HR Reminder: Medical Marijuana Q&A
As a reminder, the new law legalizing the use of medical marijuana in Ohio becomes effective September 6, 2016. Under the new law, nothing prohibits an employer from refusing to hire; discharge; discipline; or otherwise take an adverse employment action against a person with respect to hire, tenure, terms, conditions, or privileges of employment because of that person’s use, possession, or distribution of medical marijuana (O.R.C. 3796.28(A)(2). Below are several questions we have received and wanted to review with our members.
Q: Once the law becomes effective, can I refuse to hire an applicant based on their use of medical marijuana?
A: Yes, under Ohio’s new law, but dealers need to keep in mind that Federal Laws may also need to be addressed. Because of this, it is important to consider how the employee applicant’s use of medical marijuana is obtained. If medical marijuana usage is asked of an applicant during an interview the concern may arise that the applicant, if responding yes, may respond further and identify what serious medical condition the medical marijuana is prescribed for. Although, an employer would be within the new Ohio law in refusing to hire the applicant on the basis of their using medical marijuana, an applicant now may have an argument that the real reason they were not hired was because of their serious health condition. The new Ohio law does not immunize an employer from an ADA claim.
So what is a dealer to do? We suggest letting your pre-employment drug testing ask the question for you. If the marijuana (medical or otherwise) shows up in the pre-employment drug screen the employer is completely immunized in the decision not to hire the individual based on the positive test.
Q: Should we update our handbook to address the medical marijuana issue?
A: If you have a current drug testing policy, there is no need to update your handbook at this time. The new law states at O.R.C. 3796.28(A)(3) that nothing in the law prohibits an employer from establishing and enforcing a drug testing policy, a drug-free workplace policy, or zero-tolerance drug policy. Accordingly, those dealers with a current drug policy should simply maintain their policy and process. If you do not have a current drug testing policy and wish to institute such a program in preparation for the law’s effective date, please contact GCADA’s Dealer HR Services for assistance.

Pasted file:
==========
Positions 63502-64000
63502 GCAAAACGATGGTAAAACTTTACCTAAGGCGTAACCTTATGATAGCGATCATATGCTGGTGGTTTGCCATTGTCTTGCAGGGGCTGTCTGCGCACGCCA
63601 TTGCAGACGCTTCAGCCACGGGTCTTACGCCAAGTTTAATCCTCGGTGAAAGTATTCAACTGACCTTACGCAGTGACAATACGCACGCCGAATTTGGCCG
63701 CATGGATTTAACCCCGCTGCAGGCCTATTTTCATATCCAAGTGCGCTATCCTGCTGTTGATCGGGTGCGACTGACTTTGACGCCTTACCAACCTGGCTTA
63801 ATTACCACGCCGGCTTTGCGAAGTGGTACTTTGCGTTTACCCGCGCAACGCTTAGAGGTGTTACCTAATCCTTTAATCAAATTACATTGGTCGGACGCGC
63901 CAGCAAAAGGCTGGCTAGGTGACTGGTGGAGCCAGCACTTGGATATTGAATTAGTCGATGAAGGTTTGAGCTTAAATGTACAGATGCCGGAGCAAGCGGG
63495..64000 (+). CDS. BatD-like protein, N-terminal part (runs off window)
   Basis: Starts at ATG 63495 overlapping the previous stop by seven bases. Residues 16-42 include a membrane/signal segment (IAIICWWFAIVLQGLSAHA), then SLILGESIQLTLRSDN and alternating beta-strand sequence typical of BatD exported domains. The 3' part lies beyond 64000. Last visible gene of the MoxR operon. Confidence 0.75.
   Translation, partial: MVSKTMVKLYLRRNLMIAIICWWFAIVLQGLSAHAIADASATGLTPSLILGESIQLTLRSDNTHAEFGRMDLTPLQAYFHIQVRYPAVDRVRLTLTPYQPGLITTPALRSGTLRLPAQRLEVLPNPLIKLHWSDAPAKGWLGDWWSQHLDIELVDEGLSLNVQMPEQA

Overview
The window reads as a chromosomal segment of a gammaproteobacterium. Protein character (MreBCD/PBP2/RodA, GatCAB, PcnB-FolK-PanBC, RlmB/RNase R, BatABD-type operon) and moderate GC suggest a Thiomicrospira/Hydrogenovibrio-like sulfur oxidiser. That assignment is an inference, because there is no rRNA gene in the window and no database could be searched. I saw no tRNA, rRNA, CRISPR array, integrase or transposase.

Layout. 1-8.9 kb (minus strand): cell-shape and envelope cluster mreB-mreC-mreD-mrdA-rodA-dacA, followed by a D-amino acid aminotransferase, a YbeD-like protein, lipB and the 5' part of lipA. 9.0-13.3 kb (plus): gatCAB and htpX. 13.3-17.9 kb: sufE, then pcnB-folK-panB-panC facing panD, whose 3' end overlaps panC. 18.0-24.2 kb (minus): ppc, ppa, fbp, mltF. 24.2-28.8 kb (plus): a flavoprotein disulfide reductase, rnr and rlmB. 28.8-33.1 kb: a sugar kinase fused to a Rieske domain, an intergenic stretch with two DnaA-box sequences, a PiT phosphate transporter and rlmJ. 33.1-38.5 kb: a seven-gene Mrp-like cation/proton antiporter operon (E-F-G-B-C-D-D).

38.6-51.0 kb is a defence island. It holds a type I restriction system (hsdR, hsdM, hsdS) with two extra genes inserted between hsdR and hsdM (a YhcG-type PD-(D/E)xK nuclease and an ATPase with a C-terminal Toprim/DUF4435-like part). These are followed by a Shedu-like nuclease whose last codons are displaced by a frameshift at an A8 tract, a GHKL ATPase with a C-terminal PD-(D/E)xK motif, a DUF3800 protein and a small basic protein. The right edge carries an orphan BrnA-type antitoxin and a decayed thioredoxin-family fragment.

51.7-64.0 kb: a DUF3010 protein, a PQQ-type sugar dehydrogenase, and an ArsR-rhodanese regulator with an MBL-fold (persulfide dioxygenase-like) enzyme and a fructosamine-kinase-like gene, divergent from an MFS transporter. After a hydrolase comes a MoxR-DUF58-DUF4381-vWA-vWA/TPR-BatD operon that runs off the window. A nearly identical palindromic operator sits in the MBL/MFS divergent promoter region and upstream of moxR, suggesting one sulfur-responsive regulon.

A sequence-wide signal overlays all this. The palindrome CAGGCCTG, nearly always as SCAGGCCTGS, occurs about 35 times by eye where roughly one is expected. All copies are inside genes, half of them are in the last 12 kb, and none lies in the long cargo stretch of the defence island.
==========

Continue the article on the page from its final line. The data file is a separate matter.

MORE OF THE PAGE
Q: If I terminate an employee for a positive test which resulted from the use of medical marijuana, can they collect unemployment?
A: No. The law specifically states that a former employee cannot collected unemployment benefits if that person was terminated under a company’s zero tolerance policy as a result of the use of medical marijuana.
Q:How should we treat post-accident testing once this is in place?
A:For post-accident testing, dealers should only drug test where the employee was at fault or the accident could have been avoided. If for an example, an employee was standing in normal working position and has a box fall on their head testing is not necessary. However, where an employee caused the accident (driving car into garage) the dealer should test as usual.
Again, the law contains important provisions allowing dealers to continue to manage their dealership and employees. Under the law, an employer is not required to permit or accommodate an employee's use, possession, or distribution of medical marijuana.
If you have any questions regarding the changes, please contact Pat Harrington or Nick Hanna at firstname.lastname@example.org or email@example.com. This notification and its contents should not be construed as legal advice.
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